Afrikaners embrace football during World Cup

With the World Cup in full swing in South Africa, many

rugby-obsessed Afrikaners are embracing football like never

before.

But because rugby is so deeply rooted in the Afrikaner culture,

its pre-eminent status will surely be restored after the world’s

most popular football tournament ends on July 11 at Soccer

City.

“I just know more about rugby so I would naturally rather watch

a rugby match,” said Zanele Smit, an 18-year-old student in

Heidelberg, a small town of mostly Dutch-descended Afrikaners near

Johannesburg. “But I am feeling it. The spirit of the people and

the vuvuzelas that the World Cup brought are truly brightening up

my days.”

When South Africa won the bid to host the World Cup in 2004,

many Afrikaners didn’t care. But as the tournament drew closer,

more and more South African flags started to pop up on

Afrikaner-owned cars and people even started wearing the Bafana

Bafana shirt.

“The fact that South Africa is hosting the World Cup has

increased my interest in football,” said Francois de Kock, a

20-year-old law student. “Usually, I could not really be bothered

if the United States and England played against each other as

Germany is my team. But since the World Cup is being hosted in

South Africa, I find myself watching every match.”

The World Cup opened on Friday at Soccer City, a rebuilt stadium

closer to the black township of Soweto than downtown

Johannesburg.

Soccer has always been more popular among the majority black

population, but it was former president Nelson Mandela that is

credited by many for making South Africa a multiracial country when

he attended the 1995 Rugby World Cup final at Ellis Park and

congratulated former captain Francois Pienaar while wearing a green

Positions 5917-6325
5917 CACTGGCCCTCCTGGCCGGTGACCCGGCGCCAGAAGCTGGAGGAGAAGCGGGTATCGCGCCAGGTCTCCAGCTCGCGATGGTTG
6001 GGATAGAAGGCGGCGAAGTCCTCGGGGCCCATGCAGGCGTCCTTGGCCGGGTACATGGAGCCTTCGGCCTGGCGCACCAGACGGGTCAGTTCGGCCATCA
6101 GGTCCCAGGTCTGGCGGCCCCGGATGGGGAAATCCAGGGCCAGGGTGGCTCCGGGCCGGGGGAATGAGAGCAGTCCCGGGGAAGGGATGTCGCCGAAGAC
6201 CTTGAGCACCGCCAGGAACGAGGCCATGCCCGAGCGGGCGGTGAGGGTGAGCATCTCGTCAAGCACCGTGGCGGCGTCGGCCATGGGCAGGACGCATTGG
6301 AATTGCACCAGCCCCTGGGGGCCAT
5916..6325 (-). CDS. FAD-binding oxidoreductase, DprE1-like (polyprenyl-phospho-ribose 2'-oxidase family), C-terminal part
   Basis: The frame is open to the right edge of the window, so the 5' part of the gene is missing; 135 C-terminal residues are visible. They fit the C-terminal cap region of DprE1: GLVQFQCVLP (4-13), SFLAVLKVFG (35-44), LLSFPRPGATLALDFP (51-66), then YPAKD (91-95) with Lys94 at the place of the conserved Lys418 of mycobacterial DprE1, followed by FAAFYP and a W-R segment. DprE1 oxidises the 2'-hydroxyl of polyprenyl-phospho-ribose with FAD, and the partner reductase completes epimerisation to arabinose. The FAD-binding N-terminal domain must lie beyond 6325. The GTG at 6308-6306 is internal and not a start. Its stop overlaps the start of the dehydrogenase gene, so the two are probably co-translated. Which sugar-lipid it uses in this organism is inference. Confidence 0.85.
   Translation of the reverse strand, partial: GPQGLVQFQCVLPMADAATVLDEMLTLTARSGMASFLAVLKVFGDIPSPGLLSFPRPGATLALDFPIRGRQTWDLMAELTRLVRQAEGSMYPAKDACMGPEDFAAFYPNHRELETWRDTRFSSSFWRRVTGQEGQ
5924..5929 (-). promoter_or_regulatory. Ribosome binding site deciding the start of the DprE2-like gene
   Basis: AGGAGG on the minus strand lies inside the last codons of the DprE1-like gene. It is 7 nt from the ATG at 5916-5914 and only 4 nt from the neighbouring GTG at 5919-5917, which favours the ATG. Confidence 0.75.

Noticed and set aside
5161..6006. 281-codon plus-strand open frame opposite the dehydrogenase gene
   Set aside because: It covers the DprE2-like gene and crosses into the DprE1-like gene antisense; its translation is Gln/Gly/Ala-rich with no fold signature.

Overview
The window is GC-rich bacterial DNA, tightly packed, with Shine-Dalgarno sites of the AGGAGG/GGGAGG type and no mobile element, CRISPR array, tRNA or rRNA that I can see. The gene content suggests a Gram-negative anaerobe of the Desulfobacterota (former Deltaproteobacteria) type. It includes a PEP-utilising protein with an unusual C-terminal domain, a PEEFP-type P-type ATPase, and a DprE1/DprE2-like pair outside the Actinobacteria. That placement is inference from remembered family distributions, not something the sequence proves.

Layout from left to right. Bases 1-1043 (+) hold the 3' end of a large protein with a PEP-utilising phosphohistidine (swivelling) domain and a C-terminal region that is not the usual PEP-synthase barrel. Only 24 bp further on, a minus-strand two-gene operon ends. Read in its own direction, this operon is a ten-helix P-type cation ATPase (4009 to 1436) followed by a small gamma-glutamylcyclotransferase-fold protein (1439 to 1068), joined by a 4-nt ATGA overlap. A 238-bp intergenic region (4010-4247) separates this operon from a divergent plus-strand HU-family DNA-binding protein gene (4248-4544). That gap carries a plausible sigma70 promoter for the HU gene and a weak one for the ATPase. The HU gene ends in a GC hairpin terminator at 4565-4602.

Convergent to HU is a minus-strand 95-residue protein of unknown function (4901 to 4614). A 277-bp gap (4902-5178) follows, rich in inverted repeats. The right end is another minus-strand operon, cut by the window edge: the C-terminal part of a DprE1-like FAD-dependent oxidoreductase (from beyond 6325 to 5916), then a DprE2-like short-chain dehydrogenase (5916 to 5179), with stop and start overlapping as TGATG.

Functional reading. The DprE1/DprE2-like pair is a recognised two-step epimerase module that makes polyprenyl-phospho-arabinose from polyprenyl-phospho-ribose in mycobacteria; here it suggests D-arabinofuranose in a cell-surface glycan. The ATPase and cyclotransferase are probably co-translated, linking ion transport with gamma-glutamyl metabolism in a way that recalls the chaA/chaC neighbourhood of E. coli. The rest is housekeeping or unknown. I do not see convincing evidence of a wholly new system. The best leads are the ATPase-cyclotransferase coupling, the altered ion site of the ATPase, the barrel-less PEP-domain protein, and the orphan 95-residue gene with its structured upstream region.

Springboks shirt.

That win opened a new era for South African sport, with the

expectation that whites and blacks would participate in and support

different sports together.

It’s certainly working for the World Cup.

“I definitely care more about football with the World Cup here

in South Africa,” said Jaco Swartz, a 33-year-old lawyer. “I

would rather watch rugby than soccer, especially if it’s the

Springboks playing. But I’m proud of Bafana and I will keep

supporting them even after the World Cup is over.”

Since the end of apartheid and the Afrikaner-led National Party

in 1994, when international sanctions against South Africa’s sports

teams were lifted, the country appeared to be divided among racial

lines, with most white people choosing rugby. But interest in South

African football is growing among Afrikaners.

“I would rather watch football than rugby if I had to choose,”

said Anneke Gouws, a teacher from Heidelberg. “I am definitely

more aware of what is going on in football with the start of the

World Cup in South Africa.”

After their opening match, a 1-1 draw with Mexico, Bafana Bafana

– as the national team is known – still have a good chance to

advance to the knockout round. And many Afrikaners have even been

seen blowing on their vuvuzelas – the loud plastic trumpets that

have become a symbol of the World Cup.

But the national football team will be hard-pressed to live up

to the standards of the Springboks, who won the Rugby World Cup in

1995 and 2007.

“The Springboks perform much better than Bafana Bafana

internationally,” De Kock said. “Rugby is a much more exiting

game as there are more goals scored regularly.”

Whether the sudden Afrikaner interest in football will live on

remains to be seen, but it’s already not looking too good.

“My interest in football has not increased at all,” said Ernst

Wolfaardt, a retired Heidelberg resident out doing his shopping at

a local supermarket. “I will always rather watch the rugby.”